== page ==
Subtitles Offset

If you arrived here through Google (or Bing, or whatever) then you are like me: tired of downloading countless subtitle files that although they contain the correct subtitles, they are offset by a couple of seconds.

Sites such as opensubtitles.org and subscene.com, among many others, are great sources for subtitles but, unfortunately, it is quite hard to know which subtitles will work correctly with your video.

For example, yesterday I decided to rip my two versions of The Exorcist so that I could play them through MediaPortal without having to insert the DVDs.

The ripping process was a snap using the wonderful Freemake Video Converter but, unfortunately, if you decide to include the DVD’s own subtitles in the ripped version, Video Converter does not generate separate SRT files, instead, it embeds the original bitmaps from the DVD subtitles resulting in awful and almost impossible to read captions.

Subtitles Offset

Subtitles Offset

So I decided to rip the DVD without any subtitles and then hunt for an appropriate subtitles file…
After much frustration I launched Visual Studio and started coding a small and simple program that would allow me to offset the subtitles by modifying the timing information in the subtitles file.

The results? Perfectly synced subtitles!

At this moment the program is quite simple and probably missing some functionality but it definitely does the job. Who knows? If I get sufficiently bored I may even upgrade it to make it a fully functional and featured subtitling program…

So, if you need to “just” apply an offset to an SRT file, then this little toy will do just that.
Note what when you save the changes, the program will create a new SRT file so the original is never overwritten.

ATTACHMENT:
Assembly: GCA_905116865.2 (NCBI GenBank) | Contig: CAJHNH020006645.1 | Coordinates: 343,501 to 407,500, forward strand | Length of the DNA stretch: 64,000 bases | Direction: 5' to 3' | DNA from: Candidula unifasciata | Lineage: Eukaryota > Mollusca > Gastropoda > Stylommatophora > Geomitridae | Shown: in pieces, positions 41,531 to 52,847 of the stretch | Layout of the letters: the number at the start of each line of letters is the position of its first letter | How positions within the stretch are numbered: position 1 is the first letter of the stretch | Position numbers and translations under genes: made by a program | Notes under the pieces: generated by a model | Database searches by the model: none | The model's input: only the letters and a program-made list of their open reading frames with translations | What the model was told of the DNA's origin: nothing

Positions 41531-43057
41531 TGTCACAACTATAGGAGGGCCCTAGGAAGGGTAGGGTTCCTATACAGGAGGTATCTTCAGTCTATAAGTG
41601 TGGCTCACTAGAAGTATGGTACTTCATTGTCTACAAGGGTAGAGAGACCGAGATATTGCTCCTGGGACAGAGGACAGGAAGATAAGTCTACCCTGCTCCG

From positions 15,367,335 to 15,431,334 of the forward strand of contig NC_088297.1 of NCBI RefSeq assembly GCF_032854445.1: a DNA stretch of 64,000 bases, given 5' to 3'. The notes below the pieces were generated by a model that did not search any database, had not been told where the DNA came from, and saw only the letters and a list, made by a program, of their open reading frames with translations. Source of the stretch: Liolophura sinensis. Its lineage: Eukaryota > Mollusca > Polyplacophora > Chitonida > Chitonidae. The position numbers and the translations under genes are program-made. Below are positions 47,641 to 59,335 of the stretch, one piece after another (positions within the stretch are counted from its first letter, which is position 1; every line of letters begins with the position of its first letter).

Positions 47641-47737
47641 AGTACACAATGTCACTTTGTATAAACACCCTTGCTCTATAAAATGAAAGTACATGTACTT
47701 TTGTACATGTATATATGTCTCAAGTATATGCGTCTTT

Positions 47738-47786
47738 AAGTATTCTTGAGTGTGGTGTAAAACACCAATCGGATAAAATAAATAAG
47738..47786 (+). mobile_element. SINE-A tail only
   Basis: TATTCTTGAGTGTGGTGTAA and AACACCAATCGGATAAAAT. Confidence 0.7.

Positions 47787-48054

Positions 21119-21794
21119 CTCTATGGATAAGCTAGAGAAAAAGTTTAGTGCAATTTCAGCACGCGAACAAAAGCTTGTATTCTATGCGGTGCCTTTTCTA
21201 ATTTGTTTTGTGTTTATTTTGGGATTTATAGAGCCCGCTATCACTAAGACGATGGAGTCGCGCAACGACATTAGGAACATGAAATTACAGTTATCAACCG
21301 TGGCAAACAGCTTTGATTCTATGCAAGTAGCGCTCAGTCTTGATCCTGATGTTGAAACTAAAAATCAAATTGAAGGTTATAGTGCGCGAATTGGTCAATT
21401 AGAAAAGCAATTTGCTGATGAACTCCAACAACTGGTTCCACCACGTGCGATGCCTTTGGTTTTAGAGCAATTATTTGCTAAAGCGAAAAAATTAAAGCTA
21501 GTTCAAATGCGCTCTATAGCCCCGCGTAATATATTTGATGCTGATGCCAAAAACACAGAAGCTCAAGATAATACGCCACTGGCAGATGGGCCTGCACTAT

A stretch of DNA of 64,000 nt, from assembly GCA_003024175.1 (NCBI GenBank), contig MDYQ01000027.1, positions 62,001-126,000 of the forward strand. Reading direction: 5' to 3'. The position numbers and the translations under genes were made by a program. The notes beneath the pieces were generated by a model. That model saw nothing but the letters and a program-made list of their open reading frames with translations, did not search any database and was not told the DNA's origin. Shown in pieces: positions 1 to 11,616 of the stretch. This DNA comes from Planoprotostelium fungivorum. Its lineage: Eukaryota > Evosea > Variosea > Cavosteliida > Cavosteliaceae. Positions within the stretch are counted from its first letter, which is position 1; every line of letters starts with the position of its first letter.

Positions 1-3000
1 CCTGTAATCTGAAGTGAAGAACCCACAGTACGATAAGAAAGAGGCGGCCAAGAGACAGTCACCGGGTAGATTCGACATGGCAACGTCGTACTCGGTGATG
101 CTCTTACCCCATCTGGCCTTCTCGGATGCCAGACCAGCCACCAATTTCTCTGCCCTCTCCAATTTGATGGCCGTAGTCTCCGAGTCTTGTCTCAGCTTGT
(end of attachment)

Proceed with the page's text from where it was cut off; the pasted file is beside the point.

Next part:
Also note that Subtitle Offset requires the Microsoft .NET Framework 4 Client Profile.

Subtitles Offset (Alpha 1) 0.1 [13.83 kB]

Update: Please always refer to the latest post about Subtitles Offset to make sure you always obtain the latest version.

How does Subtitle Offset work?

It’s quite simple.
First of all, the program parses the SRT file knowing that its format is as follows:

  • Subtitle Index: An integer sequential number representing the index of the subtitle.
  • Time Information: The start and ending time of the subtitle.
  • Text: The actual caption for the current subtitle. Can include one or multiple lines.

Here’s a small section from an SRT file:

899
1:30:53,820 –> 1:30:56,84
What an excellent day for an exorcism.

900
1:30:58,358 –> 1:30:59,655
You’d like that?

901
1:30:59,759 –> 1:31:1,158
Intensely.

The trick here is that when the program reads the subtitles’ timeing information it converts the string-based timing data to a TimeSpan structure. This, of course, is to facilitate the offsetting process.

Each subtitle is then parsed and fed to a class called “Caption” which stores each subtitle with all its information.

Once all the captions are parsed, the program waits for the user to make changes to the offset parameters and then, when a change is detected, a process if called to apply the user’s offset:

Private Sub UpdateOffsetted()
	Dim sec As Integer = nudSeconds.Value
	Dim msec As Integer = nudMilliseconds.Value

	Dim offset As TimeSpan = TimeSpan.FromMilliseconds(sec * 1000 + msec)

	For i As Integer = 0 To originalCaptions.Count - 1
		offsettedCaptions(i).FromTime = originalCaptions(i).FromTime + offset
		offsettedCaptions(i).ToTime = originalCaptions(i).ToTime + offset
		UpdateListViewCaption(lvOffsetted, offsettedCaptions(i))
	Next
End Sub

If you want to play around with the code, here’s a link to download the sources as a Visual Studio 2010 project:

Subtitles Offset (Alpha 1) Source Code 0.1 [44.3 kB]

Update: Please always refer to the latest post about Subtitles Offset to make sure you always obtain the latest version.